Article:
"The Island of the Day Before" was Eco's third novel. The book is about a man in the Renaissance marooned on a ship within sight of an island which he believes is on the other side of the international date-line. The main character is trapped by his inability to swim and instead spends the bulk of the book reminiscing on his life and the adventures that brought him to be marooned.

"Baudolino", a fourth novel by Eco, was published in 2000. Baudolino is a peasant lad endowed with a vivid imagination and a most unusual capacity for learning the many languages which flourished in the Twelfth Century. When he is bought by the Emperor Frederic Barbarossa, his world expands: he is trained as a scholar and called upon to create Authentic documents by diverse authors.

"The Mysterious Flame of Queen Loana", is Eco's fifth novel, about Iambo Bodoni, an old bookseller specialized in antiques who emerges from a coma with only memories to recover his past. Umberto Eco declared it would be his last novel.Fact|date=August 2008

Eco's work illustrates the concept of intertextuality, or the inter-connectedness of all literary works. His novels are full of subtle, often multilingual, references to literature and history. For instance, the character William of Baskerville is a logically-minded Englishman who is a monk and a detective, and his name evokes both William of Ockham and Sherlock Holmes (by way of "The Hound of the Baskervilles"). Eco cites James Joyce and Jorge Luis Borges as the two modern authors who have influenced his work the most (Source: 'On Literature').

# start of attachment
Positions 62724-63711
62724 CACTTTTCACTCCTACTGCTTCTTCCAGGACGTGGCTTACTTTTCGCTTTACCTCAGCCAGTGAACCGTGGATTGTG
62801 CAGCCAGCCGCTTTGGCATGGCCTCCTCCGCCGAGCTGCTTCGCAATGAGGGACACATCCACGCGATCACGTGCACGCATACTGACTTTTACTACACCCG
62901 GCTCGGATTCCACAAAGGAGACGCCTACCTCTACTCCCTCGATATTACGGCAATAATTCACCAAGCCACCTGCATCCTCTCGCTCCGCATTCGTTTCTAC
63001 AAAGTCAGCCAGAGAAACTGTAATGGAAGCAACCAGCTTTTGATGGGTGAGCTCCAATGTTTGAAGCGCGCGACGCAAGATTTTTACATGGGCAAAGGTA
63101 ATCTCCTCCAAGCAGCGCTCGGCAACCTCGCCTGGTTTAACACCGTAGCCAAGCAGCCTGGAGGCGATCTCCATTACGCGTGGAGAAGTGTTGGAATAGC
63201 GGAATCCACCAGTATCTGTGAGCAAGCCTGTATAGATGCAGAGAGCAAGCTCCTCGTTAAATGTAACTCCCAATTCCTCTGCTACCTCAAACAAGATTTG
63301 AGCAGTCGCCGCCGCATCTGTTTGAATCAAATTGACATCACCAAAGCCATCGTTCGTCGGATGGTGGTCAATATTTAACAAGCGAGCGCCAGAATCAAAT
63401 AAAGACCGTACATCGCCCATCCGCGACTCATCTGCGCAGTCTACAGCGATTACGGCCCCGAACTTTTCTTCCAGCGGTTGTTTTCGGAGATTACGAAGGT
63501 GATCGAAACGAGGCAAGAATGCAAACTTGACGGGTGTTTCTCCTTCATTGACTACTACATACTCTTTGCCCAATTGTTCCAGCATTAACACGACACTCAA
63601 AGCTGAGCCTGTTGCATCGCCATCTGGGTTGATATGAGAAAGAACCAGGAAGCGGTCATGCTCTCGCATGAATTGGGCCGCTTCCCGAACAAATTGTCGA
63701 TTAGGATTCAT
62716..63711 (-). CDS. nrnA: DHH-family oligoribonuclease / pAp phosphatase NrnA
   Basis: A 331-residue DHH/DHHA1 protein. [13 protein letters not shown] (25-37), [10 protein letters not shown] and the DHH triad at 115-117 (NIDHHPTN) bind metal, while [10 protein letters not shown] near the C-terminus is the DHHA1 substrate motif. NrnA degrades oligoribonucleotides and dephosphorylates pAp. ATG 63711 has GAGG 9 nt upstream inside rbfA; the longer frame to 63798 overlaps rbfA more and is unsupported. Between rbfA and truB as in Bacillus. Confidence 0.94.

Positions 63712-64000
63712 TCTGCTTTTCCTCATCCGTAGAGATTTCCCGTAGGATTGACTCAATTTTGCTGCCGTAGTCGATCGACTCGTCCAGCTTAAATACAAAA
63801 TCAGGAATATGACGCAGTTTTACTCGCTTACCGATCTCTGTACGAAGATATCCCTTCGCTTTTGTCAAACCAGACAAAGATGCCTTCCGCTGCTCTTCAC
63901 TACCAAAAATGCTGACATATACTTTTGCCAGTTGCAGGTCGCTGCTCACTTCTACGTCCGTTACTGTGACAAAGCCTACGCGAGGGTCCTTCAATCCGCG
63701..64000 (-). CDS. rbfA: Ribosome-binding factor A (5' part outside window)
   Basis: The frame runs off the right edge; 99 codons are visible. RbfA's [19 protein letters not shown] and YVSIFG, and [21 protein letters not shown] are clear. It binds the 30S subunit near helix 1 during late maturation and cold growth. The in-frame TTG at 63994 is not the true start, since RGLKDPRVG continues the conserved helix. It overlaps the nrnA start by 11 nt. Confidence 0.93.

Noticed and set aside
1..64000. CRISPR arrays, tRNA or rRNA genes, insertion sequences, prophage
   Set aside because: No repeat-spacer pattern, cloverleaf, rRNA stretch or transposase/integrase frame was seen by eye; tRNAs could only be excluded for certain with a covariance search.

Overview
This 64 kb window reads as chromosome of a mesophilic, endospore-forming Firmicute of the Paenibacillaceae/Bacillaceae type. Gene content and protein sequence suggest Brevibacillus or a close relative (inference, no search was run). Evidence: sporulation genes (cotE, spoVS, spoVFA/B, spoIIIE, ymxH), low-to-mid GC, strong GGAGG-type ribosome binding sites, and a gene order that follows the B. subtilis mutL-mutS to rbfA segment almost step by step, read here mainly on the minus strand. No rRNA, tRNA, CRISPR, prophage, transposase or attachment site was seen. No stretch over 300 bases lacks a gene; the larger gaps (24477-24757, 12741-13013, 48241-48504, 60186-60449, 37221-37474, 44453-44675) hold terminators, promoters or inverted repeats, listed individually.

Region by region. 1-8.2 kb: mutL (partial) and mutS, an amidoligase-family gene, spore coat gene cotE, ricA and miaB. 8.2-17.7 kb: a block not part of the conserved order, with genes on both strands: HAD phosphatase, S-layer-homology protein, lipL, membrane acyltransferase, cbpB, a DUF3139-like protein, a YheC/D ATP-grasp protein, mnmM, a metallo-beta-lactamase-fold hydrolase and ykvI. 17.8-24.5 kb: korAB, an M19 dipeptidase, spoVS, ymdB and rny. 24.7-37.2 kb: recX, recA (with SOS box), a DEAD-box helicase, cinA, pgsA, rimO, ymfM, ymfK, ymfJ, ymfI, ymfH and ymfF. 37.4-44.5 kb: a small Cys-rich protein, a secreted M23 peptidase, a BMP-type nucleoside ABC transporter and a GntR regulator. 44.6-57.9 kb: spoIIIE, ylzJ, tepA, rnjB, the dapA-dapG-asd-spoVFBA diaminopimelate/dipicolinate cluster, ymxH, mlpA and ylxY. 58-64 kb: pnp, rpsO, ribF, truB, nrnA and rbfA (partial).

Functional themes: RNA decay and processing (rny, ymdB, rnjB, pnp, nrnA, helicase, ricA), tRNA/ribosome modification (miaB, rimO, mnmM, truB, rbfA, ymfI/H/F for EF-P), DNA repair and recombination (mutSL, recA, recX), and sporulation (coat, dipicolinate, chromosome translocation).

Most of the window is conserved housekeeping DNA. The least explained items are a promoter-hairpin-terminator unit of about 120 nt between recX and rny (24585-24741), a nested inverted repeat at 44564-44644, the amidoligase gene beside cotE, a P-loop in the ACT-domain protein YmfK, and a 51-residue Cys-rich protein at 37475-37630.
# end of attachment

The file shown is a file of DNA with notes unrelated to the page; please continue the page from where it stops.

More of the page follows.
Honorary doctorates

Since 1985, Umberto Eco has been awarded over thirty Honorary doctorates from various academic institutions worldwide, including the following:1985 - Doctor Honoris Causa, Katholieke Universiteit Leuven, Belgium.
1986 - Doctor Honoris Causa, Odense University, Denmark.
1987 - Doctor Honoris Causa, Loyola University, Chicago.
1987 - Doctor Honoris Causa, State University of New York.